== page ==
Leadership Fellows Summer Experiences
|Summer Experience Profiles|
|L. Collin Cooper|
Leadership Fellows have an opportunity to serve in a public sector organization through a summer externship offered with course credit and a scholarship covering the tuition for the externship course and living expenses.
The following is one in a series of self-reported descriptions of the fellows' summer employment experiences.
Caroline Johnson '14
Name of Employee/Activity:
International Institute for the Unification of Private Law (UNIDROIT)
Name of Position/Program:
Name of Supervisor (POC info would also be helpful):
Laura Tikanvaara is the contact for interns.
Description of Position/Activity:
UNIDROIT is an international organization that is dedicated to studying legal codes and principles throughout the world to determine the needs and methods of harmonizing and coordinating laws between States, most commonly done through the production of uniform legal instruments and rules. For more information about UNIDROIT, please refer to the UNIDROIT website.
Interns are assigned a research topic that coincides with one of the projects under review at UNIDROIT. The organization consistently has multiple projects open, so interns may work on various projects depending on the need for more assistance. Projects this summer varied from netting of financial instruments, the Protocol to the Cape Town Convention on matters dealing with outer space assets, and private law and agricultural development (specifically focusing on contract farming). Interns have the chance to take part in many diverse opportunities (depending on availability during a term), but may include: conferences, guest lectures, luncheons with various visiting researchers, etc. Interns gain experience in international collaboration and the chance to contribute to a global project that could potentially impact millions of lives. The bulk of the internship is spent on a topic assigned by the head of the project, and may vary depending on the needs at any given time.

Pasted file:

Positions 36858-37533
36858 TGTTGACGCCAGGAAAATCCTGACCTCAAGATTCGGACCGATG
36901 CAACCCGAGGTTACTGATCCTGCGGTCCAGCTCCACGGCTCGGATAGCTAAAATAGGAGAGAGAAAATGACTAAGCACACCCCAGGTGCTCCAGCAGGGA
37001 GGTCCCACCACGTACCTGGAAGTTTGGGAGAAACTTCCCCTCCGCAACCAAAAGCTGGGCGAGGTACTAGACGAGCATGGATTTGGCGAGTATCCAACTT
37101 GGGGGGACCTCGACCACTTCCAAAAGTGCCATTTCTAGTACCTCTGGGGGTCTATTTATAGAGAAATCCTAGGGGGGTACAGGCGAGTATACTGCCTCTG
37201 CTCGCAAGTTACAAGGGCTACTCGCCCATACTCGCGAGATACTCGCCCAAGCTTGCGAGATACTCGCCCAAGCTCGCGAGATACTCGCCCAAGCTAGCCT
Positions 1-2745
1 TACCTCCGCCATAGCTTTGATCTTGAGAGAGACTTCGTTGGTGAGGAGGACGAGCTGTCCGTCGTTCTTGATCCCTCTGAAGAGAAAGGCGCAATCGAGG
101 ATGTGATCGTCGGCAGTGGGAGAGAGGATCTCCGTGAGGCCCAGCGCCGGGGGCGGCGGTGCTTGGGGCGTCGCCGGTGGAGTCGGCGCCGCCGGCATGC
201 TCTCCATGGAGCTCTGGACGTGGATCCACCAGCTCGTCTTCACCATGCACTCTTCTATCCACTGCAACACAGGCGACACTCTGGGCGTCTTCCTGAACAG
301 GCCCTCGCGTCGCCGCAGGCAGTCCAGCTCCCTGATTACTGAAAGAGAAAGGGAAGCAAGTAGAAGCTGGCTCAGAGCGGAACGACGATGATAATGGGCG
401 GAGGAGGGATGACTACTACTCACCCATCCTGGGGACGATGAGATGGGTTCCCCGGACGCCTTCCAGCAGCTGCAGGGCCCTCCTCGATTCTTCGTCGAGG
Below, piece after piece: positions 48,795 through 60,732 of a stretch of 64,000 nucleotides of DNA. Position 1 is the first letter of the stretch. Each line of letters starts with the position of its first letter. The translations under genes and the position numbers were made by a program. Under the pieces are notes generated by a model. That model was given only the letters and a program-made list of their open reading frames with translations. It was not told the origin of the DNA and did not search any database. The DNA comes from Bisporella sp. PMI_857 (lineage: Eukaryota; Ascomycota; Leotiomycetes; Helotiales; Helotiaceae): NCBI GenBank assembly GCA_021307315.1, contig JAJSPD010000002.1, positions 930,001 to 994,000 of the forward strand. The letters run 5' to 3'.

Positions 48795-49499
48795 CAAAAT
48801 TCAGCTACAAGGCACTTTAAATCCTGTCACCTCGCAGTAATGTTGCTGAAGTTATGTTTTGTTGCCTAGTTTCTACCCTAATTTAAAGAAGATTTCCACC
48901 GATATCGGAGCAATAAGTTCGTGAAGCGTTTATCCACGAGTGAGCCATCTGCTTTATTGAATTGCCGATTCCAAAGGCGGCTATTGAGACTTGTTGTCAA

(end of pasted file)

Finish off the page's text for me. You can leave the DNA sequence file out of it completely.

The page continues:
This internship is extremely self-guided. Although Mme. Mestre will provide some feedback along the way, interns are largely left to determine the research necessary to contribute a particular section towards an assignment. For example, I worked extensively on American legislation pertaining to production contracts and how such legislation may be understood and applied in areas that do not have protection for farmers in contract or employment law. Most of my day was spent researching at my computer. As my topic was largely dealing with American sources, a firm understanding of research techniques taught in Legal Research was critical; however, UNIDROIT has a massive library that potentially may offer other interns (depending on topic) greater access to materials. I often worked from 8:30 or 9 AMto around 1 PM, took an hour break for lunch, and then worked until 5:30 PM. Interns are expected to be aware of work completed, take part in weekly meetings (to include a personal informal update of new research findings), and collaborate with peers on the assigned topics. The internship environment also features other colleagues from countries all over the world!
For more on the current works in progress, please see: http://www.unidroit.org/english/workprogramme/main.htm
For any additional questions, please feel free to email me at firstname.lastname@example.org.